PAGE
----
There is a deep, almost frustrating, sadness when someone like Miss Jenny passes. It’s almost as if a part of our history, sometimes a history we didn’t even know existed, evaporates before our eyes and then, from our memory. I was a child in those days of shelling field peas and sitting on the porch gossiping and fanning with cardboard church fans in Old Hickory, TN. The porch ceilings were always painted blue; it was unheard of to paint it any other color. No one ever said why. I remember my grandfather, whose name was Sidney, but he was called Jack, and all the grandkids called him Jack-a-Daddy, rolled cigarettes out of plug tobacco and wrinkled-up brown paper bag. He was from the Tennessee mountains. Always wore his hat. I remember using a word, “majawell,” all my childhood without having the faintest clue of its meaning, but using it correctly, as it turned out – might as well. Tennessee slang. And all these memories disappear, to borrow a phrase from Bladerunner, like tears in rain if they aren’t spoken. I’ve made a point of telling my grans stories about my family. They may not think much of them now, but they will remember. Our oral history is fast disappearing. Thanks, Sean. I didn’t know Miss Jenny, but I can see her, and I was sitting on that porch with you and her.

  13. Jeff Morrow - August 10, 2022 1:31 pm


  14. Keloth Anne - August 10, 2022 1:34 pm


  15. David Britnell - August 10, 2022 1:58 pm

    Sean, I saw a comment that said something about you playing piano. I have played by ear since I was about 5-6 years old. I would love to hear a story whether real or imagined about you and your music. I sure enjoyed reading about Miss Jenny today! Brought back lots of memories.

  16. Jannie Bryant - August 10, 2022 2:16 pm

    I always wanted a grandma like that. Rest in peace Jenny

  17. Tom - August 10, 2022 2:21 pm

    You do have a way with words. Took me back to shelling peas, butter beans and whatever with my grandmother on the porch. No A/C so we had to sit on the porch and pray for a breeze. The Red- Head and I shelled peas last week in the den, just too hot to sit on the porch. I suppose I’ve grown soft in my old age. Sure do miss the days as a kid sitting on porch with grandparents hearing the stories and getting bits of wisdom that still stick with me today.

  18. Teresa E - August 10, 2022 2:29 pm

    Love LOVE this story! I was just talking to a co-worker (from NY) the other day about field peas. To my surprise, she had never heard of them! She said it must be a southern thing. Perhaps so. How refreshing to hear the stories from Miss Jenny, while reminiscing on a front porch, and the mention of field peas. Thank you, Sean.

  19. Susan W Fitch - August 10, 2022 2:45 pm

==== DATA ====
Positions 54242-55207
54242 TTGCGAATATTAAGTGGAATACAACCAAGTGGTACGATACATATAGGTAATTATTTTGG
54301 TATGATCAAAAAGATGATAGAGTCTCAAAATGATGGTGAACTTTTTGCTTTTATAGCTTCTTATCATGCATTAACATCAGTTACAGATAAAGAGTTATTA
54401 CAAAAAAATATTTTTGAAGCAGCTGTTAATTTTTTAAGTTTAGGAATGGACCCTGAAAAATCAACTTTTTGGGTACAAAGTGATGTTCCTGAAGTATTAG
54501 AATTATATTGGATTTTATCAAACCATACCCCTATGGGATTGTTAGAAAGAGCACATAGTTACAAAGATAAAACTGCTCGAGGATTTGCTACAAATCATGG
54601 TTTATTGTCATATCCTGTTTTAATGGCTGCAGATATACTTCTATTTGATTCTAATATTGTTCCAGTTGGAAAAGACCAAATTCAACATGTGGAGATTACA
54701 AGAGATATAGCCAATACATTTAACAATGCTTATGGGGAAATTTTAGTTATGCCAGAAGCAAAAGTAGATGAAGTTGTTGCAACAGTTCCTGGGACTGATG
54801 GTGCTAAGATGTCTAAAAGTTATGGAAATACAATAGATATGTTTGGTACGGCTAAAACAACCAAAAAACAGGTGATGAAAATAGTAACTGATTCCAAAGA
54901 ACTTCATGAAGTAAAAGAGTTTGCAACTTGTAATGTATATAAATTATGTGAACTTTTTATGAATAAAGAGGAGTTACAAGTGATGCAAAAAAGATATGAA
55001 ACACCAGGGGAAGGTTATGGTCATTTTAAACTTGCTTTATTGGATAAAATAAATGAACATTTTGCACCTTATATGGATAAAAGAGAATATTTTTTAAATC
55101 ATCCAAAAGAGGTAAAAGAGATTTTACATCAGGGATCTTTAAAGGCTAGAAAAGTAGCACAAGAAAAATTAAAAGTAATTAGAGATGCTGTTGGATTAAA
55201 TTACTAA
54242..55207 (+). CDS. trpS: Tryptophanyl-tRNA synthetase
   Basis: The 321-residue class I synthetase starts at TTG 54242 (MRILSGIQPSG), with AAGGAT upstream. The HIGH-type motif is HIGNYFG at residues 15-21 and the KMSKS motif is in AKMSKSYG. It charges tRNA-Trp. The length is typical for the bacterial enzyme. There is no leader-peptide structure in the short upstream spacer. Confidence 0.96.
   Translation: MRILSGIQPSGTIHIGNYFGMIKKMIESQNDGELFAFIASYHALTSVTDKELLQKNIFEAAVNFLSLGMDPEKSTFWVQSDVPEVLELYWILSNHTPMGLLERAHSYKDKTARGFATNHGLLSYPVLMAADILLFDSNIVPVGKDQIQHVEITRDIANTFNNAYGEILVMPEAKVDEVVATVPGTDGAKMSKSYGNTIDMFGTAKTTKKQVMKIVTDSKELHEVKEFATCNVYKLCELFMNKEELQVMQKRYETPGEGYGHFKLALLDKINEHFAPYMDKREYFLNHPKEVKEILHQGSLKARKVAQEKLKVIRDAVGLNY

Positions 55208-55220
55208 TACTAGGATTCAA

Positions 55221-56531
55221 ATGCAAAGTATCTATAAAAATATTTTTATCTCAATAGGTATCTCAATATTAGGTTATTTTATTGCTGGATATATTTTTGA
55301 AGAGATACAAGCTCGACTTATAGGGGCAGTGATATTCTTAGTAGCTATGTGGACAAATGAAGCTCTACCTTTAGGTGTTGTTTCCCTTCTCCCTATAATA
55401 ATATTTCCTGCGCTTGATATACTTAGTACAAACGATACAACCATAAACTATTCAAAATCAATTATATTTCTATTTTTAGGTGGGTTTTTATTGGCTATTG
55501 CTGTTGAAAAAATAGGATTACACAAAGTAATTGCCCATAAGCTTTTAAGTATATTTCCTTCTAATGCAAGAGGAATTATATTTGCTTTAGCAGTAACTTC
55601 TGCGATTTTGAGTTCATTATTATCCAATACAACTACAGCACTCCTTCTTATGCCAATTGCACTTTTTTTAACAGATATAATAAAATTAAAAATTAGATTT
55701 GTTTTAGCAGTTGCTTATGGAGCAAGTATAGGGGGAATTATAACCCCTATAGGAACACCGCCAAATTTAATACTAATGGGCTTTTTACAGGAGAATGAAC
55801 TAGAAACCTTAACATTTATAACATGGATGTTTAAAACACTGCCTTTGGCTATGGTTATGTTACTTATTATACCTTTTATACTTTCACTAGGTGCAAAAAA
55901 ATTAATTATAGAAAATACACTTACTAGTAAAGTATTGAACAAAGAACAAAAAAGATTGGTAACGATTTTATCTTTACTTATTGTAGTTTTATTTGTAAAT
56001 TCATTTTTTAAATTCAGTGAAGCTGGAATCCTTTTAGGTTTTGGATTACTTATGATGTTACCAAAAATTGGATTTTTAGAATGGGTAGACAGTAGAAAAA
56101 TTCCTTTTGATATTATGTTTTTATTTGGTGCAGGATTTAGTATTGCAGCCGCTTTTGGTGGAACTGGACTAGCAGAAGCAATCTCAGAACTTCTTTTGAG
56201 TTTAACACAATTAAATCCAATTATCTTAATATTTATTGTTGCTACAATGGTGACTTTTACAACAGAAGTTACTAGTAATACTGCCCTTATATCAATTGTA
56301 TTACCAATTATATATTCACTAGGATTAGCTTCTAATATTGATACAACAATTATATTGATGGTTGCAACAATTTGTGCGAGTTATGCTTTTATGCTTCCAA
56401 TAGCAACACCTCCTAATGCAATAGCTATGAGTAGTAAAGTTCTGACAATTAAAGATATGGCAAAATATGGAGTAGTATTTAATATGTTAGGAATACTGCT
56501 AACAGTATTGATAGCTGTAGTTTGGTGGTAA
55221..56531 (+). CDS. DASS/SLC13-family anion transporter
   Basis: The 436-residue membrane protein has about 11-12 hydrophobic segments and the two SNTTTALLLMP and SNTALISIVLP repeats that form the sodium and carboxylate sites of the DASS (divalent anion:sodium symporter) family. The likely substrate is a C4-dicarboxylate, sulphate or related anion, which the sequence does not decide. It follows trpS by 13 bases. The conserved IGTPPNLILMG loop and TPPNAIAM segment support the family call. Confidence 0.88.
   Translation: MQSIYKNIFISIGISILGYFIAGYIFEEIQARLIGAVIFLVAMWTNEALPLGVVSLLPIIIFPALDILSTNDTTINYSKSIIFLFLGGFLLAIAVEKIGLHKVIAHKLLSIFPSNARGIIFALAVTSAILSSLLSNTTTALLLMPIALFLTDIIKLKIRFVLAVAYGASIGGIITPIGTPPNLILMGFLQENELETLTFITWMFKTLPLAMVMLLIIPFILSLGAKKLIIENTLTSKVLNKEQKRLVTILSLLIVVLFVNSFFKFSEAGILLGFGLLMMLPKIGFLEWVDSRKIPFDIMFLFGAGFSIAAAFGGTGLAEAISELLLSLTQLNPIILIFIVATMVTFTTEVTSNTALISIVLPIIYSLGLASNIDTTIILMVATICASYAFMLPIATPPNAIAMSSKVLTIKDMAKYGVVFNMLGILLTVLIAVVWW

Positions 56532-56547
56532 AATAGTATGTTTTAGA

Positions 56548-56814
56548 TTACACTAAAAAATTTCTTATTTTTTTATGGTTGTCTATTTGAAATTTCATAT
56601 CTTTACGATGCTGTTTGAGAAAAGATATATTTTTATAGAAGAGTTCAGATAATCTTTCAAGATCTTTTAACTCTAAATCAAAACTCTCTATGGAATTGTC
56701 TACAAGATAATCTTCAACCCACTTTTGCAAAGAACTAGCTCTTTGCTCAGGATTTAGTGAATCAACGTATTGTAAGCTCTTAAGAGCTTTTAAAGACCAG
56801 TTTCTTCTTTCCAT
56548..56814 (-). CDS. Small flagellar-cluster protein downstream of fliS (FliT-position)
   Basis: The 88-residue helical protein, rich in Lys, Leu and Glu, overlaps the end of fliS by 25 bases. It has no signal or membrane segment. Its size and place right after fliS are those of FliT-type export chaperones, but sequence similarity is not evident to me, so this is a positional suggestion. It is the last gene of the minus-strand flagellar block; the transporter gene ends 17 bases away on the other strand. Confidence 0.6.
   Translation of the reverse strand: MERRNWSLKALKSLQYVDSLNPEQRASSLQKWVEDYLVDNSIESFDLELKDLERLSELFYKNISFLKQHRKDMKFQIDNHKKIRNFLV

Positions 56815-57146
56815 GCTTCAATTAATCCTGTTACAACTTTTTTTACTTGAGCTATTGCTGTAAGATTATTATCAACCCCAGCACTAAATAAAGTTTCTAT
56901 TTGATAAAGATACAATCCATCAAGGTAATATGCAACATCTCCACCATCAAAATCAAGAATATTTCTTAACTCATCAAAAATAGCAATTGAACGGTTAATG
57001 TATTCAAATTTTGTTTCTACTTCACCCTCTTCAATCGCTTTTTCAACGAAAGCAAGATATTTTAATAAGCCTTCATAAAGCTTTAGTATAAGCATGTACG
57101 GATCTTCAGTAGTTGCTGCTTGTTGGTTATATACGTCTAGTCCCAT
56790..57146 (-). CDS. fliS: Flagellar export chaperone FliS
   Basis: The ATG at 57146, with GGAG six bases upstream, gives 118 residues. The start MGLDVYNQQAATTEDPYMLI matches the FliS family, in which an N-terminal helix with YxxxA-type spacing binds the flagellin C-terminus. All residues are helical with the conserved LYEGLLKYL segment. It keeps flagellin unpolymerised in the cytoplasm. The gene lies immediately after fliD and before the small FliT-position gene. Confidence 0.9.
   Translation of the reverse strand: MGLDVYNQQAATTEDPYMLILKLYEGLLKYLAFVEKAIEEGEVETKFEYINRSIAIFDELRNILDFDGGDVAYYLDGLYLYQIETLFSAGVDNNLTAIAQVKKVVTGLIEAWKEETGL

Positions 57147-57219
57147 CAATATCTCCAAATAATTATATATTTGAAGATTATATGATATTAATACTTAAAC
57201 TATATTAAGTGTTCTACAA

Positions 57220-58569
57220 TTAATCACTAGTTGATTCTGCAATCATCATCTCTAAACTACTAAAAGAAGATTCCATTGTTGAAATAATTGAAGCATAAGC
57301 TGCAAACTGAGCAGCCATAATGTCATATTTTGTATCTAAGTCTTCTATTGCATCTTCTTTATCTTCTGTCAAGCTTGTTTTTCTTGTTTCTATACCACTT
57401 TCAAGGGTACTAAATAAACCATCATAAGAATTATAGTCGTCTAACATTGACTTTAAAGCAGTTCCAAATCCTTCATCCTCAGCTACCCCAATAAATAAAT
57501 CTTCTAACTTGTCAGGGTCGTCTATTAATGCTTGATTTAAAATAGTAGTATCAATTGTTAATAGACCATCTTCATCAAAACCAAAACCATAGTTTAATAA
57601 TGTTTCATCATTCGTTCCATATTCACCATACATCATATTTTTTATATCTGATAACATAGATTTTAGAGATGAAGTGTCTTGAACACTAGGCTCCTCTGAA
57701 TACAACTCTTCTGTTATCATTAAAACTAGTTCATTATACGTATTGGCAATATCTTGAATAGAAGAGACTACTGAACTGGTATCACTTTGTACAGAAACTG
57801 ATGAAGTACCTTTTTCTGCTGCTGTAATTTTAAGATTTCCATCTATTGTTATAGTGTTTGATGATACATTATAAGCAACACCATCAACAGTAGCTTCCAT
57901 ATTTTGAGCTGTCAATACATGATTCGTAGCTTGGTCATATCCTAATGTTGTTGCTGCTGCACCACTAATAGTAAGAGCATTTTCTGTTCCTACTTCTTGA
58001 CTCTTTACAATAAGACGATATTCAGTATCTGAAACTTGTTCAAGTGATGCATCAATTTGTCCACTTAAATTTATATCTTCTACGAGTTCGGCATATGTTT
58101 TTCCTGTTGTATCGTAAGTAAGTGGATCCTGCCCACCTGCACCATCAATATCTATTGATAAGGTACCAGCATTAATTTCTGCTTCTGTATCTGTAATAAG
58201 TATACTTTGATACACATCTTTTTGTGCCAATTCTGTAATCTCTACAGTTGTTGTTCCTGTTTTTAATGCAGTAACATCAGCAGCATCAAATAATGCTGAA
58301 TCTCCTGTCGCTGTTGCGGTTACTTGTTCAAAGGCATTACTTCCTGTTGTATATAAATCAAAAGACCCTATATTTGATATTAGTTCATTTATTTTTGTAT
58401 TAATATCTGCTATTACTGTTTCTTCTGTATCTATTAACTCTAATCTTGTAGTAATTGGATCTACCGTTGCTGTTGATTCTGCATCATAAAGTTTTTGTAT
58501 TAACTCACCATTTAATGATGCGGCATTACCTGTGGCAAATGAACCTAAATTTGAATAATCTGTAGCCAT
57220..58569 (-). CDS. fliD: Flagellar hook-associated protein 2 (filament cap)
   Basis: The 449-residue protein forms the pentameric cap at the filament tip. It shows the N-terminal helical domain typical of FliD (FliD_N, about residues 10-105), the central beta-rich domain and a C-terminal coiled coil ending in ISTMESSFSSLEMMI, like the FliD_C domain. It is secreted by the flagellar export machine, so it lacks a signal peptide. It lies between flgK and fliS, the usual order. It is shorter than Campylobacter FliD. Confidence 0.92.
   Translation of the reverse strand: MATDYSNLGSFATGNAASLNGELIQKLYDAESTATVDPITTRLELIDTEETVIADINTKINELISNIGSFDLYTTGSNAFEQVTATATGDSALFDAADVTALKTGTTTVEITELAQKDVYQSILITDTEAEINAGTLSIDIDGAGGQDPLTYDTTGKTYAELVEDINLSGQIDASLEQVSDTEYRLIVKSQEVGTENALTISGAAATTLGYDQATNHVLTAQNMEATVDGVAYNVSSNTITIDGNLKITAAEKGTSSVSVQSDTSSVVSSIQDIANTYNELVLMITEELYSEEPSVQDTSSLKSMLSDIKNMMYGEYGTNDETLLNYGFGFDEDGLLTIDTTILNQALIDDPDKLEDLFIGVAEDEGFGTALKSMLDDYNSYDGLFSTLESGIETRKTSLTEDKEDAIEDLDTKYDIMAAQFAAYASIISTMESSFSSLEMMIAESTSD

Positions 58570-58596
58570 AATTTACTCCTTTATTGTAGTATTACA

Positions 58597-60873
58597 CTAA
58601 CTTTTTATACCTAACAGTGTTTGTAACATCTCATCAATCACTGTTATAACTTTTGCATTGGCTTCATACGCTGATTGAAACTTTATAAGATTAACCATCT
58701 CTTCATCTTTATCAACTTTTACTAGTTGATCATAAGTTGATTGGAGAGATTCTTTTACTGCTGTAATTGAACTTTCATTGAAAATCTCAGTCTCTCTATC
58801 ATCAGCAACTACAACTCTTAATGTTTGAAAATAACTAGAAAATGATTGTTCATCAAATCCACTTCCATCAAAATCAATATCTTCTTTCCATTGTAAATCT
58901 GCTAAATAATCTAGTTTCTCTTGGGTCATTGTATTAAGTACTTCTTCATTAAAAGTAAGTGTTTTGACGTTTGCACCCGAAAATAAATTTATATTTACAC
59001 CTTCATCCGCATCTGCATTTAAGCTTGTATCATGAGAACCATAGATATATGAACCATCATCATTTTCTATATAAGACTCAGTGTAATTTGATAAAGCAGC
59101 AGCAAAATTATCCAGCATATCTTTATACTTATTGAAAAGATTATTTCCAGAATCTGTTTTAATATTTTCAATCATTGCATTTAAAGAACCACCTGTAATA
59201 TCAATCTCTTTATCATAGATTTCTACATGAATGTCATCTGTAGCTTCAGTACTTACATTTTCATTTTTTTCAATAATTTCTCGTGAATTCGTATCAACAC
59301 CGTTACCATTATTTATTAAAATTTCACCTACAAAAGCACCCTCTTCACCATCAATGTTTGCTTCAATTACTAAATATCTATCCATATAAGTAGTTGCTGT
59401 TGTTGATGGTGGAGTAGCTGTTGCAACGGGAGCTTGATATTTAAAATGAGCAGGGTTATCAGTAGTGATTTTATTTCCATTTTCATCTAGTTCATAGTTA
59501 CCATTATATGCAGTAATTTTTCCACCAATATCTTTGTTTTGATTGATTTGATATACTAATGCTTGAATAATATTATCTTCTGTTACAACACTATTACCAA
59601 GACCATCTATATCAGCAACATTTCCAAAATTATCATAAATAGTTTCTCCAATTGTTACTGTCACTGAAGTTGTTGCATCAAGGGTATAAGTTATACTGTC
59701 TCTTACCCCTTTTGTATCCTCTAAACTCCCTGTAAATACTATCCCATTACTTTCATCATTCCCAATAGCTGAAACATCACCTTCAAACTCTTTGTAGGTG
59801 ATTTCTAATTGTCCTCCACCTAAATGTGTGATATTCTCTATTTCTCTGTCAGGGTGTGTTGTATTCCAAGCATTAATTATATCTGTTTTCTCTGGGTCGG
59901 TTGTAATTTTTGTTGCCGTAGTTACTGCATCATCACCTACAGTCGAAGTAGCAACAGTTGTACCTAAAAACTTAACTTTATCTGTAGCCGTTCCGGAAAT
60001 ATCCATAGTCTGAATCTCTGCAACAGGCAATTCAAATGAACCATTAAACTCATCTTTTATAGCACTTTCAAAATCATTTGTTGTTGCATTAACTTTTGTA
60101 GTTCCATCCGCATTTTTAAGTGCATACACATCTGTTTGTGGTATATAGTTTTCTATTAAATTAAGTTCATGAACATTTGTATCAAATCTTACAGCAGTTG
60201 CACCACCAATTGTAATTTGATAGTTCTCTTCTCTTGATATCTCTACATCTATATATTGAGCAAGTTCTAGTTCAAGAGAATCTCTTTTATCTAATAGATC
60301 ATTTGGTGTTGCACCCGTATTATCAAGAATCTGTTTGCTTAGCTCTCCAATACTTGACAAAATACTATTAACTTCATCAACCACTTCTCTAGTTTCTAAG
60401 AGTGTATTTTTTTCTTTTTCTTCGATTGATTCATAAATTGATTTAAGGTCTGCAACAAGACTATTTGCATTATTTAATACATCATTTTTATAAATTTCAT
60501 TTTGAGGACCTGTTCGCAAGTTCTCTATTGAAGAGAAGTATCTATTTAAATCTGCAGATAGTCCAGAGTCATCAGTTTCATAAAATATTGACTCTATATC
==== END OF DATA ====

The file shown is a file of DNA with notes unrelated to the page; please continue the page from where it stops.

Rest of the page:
Fabulous! I miss those times too! Thankful that I can remember!!

  20. pattymack43 - August 10, 2022 4:46 pm

    Thank you for telling us about Miss Jenny! Blessings!

  21. Deanna - August 10, 2022 5:17 pm

    If church had been as instructive as your writings, I would have learned more, had less guilt and had more love of this world and the people around me. I don’t go to church anymore but I read you everyday because it nourishes my soul. Thank you.

  22. 1018le - August 10, 2022 5:37 pm

    There’s too few story tellers like Miss Jenny and too few listeners, like Sean of the South! May we watch for more listening opportunities because there are still stories to tell. God Bless.

  23. Anne Arthur - August 10, 2022 5:41 pm

    Another storyteller lost, whose stories our youngsters will never enjoy.
    May Miss Jenny’s soul rest in peace.

  24. Linda Moon - August 10, 2022 6:57 pm

    Oh boy, I’ve loved an old woman who rocked on the front porch a lot. She sometimes shelled peas. But I suspect she was also rocking to relax, away from her brood of 12 children for a while. I’m so glad you remember Miss Jenny’s porch and told us her story. May you continue to tell the stories, Sean….so very beautifully.

  25. John Myers - August 10, 2022 7:23 pm

    I remember the stories, and exaggerations, in our country store and especially the barber shop. The homemade checkerboards and countless “gotcha” pranks.

  26. Jacquelyn Fossett - August 10, 2022 7:26 pm

    Field peas make any life better!! I would sit with my Daddy and Mother Mills to shell anything out of the Garden. The garden was my Daddy Mills’ sanctuary-we weren’t allowed there. Of course, it was weedless!!

  27. Rebecca Souders - August 10, 2022 8:43 pm

    Your tributes are gold, Sean Dietrich. Don’t stop.

  28. Trent - August 10, 2022 9:11 pm

    Love the South. Love all the Miss Jennys out there. Love nostalgia and good, honest conversations. Heartwarming as always Sean, thank you sir.

  29. Billy Moore - August 10, 2022 10:15 pm

    I’m not certain, but I believe it was Louis L’Amour who said, “Every time one of the old ones dies, its like a library burned.” or something of that order. Very true.

  30. Nancy H Ragland - August 10, 2022 11:21 pm

    Growing up in Holtville, Alabama, I remember sitting in the front yard shelling peas and butter beans. One or more neighbors would would drift over and they’d join in. My dad would start telling stories, and the peas and beans seemed to shell themselves. My dad could tell a tall tale, and you didn’t realize it was “tall” until he got to the end. My brother, Max Hale, inherited his ability to spin a tale, and so the art goes on. Story telling is a precious gift, given to the future!

  31. Joan Vibert - August 11, 2022 5:01 pm


  32. Gayle Wilson - August 11, 2022 9:38 pm

    Those were the days. Shelling peas, eating watermelon slices cut with a pocket knife, shucking corn, eating peaches so juicy they dripped down to your elbows.

  33. Kathryn - August 12, 2022 1:14 am

    White acre peas!! It’s been ages since I’ve even heard that phrase! Pure heaven in your mouth! I used to sit on my grandmother’s porch and shell white acres with her. Just something about sitting there, rocking, shelling peas, and listening to her stories made me feel good. Thanks for bringing back the memories!